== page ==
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September 13, 2005


Mainline Protestant

Well of course.

First issue: I work for the church in media. And it would always frustrate me that my creative, professionally done piece would fail to garner any more praise from church people than the cobbled together tray of slides that someone else wobbled through.

I used to call it the "home movie" attitude of church people.

They seemed to be so impressed that one of their number had actually done something that there was no consideration of the technical or creative merits of the presentation. They viewed the piece in the same way we watch our home movies - no one would think of complaining about the camera work - we want to look at our kids.

So it's been my experience that church folk often don't have (or care to utilize) a discerning eye toward things creative and technical...

Mainline Protestant

Second issue: The "E" word.

Within the Mainline Protestant tradition, there is an inherent mistrust of ANYTHING that may be construed as ENTERTAINMENT. Indeed, among Presbyterians - entertainment may be the biggest sin of all.

I no longer participate in lunch-time discussion groups concerning something of note in the pop culture arena because undoubtedly, no one will have seen it.

When Last Temptation of Christ was causing controversy, a group here at work got together to discuss it - and no one had seen it. Same thing happened with Passion of the Christ.

So - as far as popular culture is concerned, you have the evangelicals who suspect it as morally corrupt - and the mainliners who suspect it as intellectually corrupt...

Mainline Protestant

Third issue: Symbol.

I have come to believe more and more that there are people in the world who are not equipped mentally to grapple with symbol and metaphor. They just aren't wired for it.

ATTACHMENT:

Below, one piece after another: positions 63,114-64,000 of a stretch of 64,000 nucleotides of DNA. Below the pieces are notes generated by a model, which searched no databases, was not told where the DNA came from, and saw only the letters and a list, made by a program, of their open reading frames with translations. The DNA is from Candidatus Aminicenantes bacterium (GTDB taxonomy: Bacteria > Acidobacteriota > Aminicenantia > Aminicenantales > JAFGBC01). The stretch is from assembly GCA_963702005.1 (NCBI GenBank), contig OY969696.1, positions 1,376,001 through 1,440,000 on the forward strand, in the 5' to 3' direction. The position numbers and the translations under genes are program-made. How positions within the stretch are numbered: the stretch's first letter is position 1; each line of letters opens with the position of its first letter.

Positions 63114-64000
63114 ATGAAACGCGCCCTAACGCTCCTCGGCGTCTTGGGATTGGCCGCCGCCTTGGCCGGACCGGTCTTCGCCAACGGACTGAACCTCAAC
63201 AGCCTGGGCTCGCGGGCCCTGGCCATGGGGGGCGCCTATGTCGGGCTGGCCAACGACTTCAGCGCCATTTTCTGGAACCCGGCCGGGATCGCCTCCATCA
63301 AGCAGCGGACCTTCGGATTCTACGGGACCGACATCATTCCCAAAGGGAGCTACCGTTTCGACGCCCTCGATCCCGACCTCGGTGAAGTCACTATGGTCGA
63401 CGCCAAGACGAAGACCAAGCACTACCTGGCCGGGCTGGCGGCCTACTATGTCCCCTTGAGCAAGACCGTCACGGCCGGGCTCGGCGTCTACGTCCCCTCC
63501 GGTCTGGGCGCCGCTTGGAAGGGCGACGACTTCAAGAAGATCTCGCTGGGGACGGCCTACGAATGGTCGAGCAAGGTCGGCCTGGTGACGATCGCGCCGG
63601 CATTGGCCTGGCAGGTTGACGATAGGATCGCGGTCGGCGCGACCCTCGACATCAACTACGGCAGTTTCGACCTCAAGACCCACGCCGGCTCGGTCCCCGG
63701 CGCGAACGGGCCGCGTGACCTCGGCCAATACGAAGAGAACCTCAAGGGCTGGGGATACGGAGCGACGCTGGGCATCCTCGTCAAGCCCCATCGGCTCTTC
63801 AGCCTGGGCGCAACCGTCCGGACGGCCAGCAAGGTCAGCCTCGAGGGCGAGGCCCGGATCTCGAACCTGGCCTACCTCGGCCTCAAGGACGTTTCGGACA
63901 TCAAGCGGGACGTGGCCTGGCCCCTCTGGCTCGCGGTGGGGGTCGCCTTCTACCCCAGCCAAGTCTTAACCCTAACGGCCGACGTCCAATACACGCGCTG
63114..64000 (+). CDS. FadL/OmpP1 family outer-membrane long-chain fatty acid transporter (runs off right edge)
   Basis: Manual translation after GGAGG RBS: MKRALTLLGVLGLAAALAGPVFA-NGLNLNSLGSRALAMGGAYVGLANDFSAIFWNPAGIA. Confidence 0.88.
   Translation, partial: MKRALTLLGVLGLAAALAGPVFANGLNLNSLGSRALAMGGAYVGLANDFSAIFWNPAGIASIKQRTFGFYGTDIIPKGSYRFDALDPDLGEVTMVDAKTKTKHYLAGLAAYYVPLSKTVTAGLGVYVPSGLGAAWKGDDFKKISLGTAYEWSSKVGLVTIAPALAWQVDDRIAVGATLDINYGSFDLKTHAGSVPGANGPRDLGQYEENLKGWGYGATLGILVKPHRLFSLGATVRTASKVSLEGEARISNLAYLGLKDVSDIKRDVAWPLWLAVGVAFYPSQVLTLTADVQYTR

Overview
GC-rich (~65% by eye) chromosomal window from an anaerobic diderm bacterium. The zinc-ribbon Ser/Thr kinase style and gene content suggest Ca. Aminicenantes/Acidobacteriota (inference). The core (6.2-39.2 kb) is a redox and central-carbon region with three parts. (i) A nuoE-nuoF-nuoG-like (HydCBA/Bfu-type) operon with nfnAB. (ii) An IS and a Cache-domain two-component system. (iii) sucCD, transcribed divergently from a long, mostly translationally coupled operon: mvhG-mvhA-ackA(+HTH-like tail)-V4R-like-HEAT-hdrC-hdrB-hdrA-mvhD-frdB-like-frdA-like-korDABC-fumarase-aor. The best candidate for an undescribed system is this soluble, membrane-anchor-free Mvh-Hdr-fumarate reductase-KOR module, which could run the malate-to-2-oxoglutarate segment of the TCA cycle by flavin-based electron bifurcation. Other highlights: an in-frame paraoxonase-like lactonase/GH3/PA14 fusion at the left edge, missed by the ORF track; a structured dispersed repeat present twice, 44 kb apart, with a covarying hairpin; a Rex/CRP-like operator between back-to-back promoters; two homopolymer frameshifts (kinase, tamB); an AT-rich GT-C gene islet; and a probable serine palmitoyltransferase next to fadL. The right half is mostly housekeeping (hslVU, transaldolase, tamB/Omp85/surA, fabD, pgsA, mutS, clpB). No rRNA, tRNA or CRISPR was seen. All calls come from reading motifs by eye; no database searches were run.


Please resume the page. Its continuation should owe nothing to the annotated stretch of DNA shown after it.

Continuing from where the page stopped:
The parts of the brain that process symbol, metaphor, satire, whatever, just don't seem to activate in many people.

This is not to say that they are less developed or damaged or whatever. Perhaps it's an issue of education - they weren't taught how to interpret symbols in art. Maybe it's the way their brains are wired. I dunno.

But there are many, many people who just read everything completely literally and if it doesn't say the right words: Jesus, God, saved, evil, etc. etc. then it isn't "Christian" and they have no time to waste on it.

These are the folks who fail to understand how Lord of the Rings can be Christian literature because it never mentions God. I just don't see that sort of person ever being able to discern good art from bad...


My friends really used to harra me quite regularly for my comment that "I hate Christian music." Now, hate is a srong word and i was not able to fully artiulate my iews briefly so usually I left it at that. But it is an excellent point, that we can slap the title Christian on a piece of music, art, media of any kind and it is to be embraced by the Christian community because monniker. Good music is good music. bad lyrics are bad lyrics. I can throw some names out here and potentially oend so i won't, but we maybe have all heard the Christian artist who couldn't have gotten time in a secular studio. Relevant to me? Yes. Good article. Thanks


keyboard problems,please forgive, i can spell.

alex  mcmanus


so sorry we didn't get to see you before you left los angeles.
i'll be in kansas in february. let's connect.

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